Menace of Ocean Pollution and Its Impact on Ecosystems and Human Health
The Earth is covered by oceans. The ocean covers more than 70% of the Earth’s surface, holds 97% of the world’s water, hosts some of the planet’s most diverse ecosystems, and supports economies in countries around the world. There are many causes of why our oceans are becoming toxic. Ocean pollution is widespread, becoming worse by the decade, and shows a clear and present threat to human health. According to a Boston College study, more than 80 percent comes from land-based sources, and it reaches the oceans through rivers, runoff, and deposition from the atmosphere. Airborne pollutants are washed into the ocean by rain and snow and direct dumping, such as pollution from waste-water treatment plants and discarded waste.
Causes of Ocean Pollution
The ocean is an important aspect of human health and human life. It provides food to billions of people and livelihood to millions of people. In spite of the ocean’s size, it is not safe and is under threat. The main source of the ocean’s threat is human activity. The toxification of the ocean is caused by multiple things, mainly pollution and hazardous waste material released into the environment due to human activities. Pollution is also a great and growing threat to human health. According to M.D P. Landrigan in a Boston college-led study, This is the largest environmental cause of disease in the world today, responsible for an estimated 9 million premature deaths per year. The toxification of the ocean would not only lead to the loss of millions of human lives but would also cause huge economic losses.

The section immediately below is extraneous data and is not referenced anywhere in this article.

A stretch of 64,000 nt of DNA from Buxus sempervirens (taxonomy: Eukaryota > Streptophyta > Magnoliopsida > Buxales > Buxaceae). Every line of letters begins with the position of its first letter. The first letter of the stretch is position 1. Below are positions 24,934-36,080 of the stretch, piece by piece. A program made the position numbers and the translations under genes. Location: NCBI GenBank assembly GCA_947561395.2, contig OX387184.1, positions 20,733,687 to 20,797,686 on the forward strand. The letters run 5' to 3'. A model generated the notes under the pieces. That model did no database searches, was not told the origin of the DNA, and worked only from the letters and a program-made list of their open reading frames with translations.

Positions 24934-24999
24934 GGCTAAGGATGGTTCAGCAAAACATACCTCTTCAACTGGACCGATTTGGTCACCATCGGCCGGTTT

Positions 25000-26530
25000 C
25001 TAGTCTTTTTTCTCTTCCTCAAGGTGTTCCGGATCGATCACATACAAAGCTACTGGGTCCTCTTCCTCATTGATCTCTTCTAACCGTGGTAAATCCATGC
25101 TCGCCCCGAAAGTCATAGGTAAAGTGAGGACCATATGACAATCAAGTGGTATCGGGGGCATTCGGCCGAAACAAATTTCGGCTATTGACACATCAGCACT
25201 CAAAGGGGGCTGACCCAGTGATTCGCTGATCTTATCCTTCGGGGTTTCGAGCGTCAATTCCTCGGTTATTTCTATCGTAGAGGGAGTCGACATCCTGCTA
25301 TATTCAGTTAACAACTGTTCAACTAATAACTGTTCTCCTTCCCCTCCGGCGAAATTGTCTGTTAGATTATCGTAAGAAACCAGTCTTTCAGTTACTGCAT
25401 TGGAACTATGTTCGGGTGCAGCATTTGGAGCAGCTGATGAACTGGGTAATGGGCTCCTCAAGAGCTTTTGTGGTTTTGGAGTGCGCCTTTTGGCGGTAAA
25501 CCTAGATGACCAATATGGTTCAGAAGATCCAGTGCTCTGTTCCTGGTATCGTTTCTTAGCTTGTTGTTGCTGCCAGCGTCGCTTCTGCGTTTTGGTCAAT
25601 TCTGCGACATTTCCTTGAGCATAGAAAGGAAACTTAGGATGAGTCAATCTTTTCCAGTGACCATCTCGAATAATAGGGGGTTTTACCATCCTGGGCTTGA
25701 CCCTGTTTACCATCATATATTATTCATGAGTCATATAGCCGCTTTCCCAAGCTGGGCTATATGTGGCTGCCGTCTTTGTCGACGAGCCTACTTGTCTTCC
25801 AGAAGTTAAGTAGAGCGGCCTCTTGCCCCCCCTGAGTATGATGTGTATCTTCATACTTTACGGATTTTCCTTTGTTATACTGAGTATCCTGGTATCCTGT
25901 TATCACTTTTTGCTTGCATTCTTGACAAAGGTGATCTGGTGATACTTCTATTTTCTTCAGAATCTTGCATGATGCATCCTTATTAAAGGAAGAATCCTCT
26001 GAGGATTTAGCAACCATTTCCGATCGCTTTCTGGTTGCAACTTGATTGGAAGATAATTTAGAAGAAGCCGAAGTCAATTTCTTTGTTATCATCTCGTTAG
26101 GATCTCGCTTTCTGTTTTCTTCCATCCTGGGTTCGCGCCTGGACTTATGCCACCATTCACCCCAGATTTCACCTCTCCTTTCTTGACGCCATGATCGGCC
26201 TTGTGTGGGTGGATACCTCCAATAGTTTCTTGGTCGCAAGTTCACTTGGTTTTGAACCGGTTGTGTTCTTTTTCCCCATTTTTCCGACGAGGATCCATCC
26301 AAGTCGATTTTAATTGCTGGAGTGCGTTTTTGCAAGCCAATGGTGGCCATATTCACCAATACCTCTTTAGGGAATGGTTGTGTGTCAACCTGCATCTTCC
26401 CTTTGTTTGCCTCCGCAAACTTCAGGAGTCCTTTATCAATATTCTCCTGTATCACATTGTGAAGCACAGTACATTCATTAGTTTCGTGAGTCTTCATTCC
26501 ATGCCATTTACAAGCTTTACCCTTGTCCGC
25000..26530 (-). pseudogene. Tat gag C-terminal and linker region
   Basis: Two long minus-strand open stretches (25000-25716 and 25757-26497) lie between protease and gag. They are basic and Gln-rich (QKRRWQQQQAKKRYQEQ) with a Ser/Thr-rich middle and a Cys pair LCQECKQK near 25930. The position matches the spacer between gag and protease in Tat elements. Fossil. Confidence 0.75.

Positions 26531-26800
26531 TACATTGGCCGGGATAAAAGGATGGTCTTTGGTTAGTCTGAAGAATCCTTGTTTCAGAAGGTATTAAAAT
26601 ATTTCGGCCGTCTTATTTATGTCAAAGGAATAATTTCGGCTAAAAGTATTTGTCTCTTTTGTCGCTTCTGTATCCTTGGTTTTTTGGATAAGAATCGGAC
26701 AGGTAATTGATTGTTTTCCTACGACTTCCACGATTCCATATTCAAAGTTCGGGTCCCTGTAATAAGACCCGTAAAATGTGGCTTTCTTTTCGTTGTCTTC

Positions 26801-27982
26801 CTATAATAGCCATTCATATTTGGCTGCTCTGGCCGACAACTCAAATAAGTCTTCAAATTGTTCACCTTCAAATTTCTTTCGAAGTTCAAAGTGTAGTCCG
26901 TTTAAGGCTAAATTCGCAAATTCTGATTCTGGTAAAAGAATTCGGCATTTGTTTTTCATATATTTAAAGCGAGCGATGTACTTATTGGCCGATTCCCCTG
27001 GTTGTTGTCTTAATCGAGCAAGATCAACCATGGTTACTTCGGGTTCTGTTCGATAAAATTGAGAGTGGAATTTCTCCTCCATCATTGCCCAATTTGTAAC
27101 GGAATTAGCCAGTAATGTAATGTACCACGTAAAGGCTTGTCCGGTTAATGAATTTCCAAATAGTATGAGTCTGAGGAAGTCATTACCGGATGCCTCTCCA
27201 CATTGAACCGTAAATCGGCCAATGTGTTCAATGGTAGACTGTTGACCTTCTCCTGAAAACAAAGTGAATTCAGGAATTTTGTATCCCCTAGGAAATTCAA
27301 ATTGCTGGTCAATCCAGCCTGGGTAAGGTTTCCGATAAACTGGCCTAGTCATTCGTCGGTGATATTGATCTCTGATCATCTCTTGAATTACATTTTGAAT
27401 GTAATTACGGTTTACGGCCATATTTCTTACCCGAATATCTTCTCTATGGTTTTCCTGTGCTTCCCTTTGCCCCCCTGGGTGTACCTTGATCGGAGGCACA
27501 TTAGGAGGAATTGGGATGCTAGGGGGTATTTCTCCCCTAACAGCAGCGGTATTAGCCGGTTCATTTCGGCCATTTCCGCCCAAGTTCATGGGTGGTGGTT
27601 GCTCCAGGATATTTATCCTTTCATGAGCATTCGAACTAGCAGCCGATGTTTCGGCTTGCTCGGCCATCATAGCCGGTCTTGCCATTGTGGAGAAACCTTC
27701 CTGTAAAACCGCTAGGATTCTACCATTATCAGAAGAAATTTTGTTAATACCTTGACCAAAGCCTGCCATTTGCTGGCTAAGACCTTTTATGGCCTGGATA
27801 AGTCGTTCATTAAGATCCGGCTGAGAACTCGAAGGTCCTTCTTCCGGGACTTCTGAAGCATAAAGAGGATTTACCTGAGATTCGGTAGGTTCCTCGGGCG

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There are several causes as to why the ocean is becoming toxic. One of the main causes is the Dumping of Sewage; this happens more often as dumping of sewage waste into the ocean is the cheapest and easiest method of sewage disposal. Most of the untreated sewage that may contain lethal or hazardous substances makes its way into the ocean waters through the sewage systems, which causes severe effects on the health of marine animals and flora.
Another source of pollutants in the oceans is Industrial Chemicals. These untreated discharges of chemicals are also released into water bodies from several industries. Industries like fossil fuel, plastic manufacturing, agrochemicals, pharmaceuticals, and more. Typically contains harmful toxins like mercury, phthalates, Bisphenol-A, and other chemical substances. These substances make the oceans toxic by altering the pH level of the ocean water, which in turn contributes to the deaths of marine animals. This could also pose a threat to human life as toxins enter the bodies of marine animals. They are further transferred up the food chain, which will reach humans through the consumption of marine animals in toxic waters.
According to researchers, the increased buildup of harmful chemicals in the ocean leads to Eutrophication. The combination of hazardous waste, sewage dumping, and more leads to an alarming growth rate of algae and other life-threatening microorganisms that will inevitably disrupt the ocean ecosystem. This will lead to the depletion of oxygen due to Eutrophication and will cause a formation of dead zones in the ocean.
- “Plastic Ocean: How a Sea Captain’s Chance Discovery Launched a Determined Quest to Save the Oceans” by Captain Charles Moore
- “The Outlaw Ocean: Journeys Across the Last Untamed Frontier” by Ian Urbina
- “The World Is Blue: How Our Fate and the Ocean’s Are One” by Sylvia A. Earle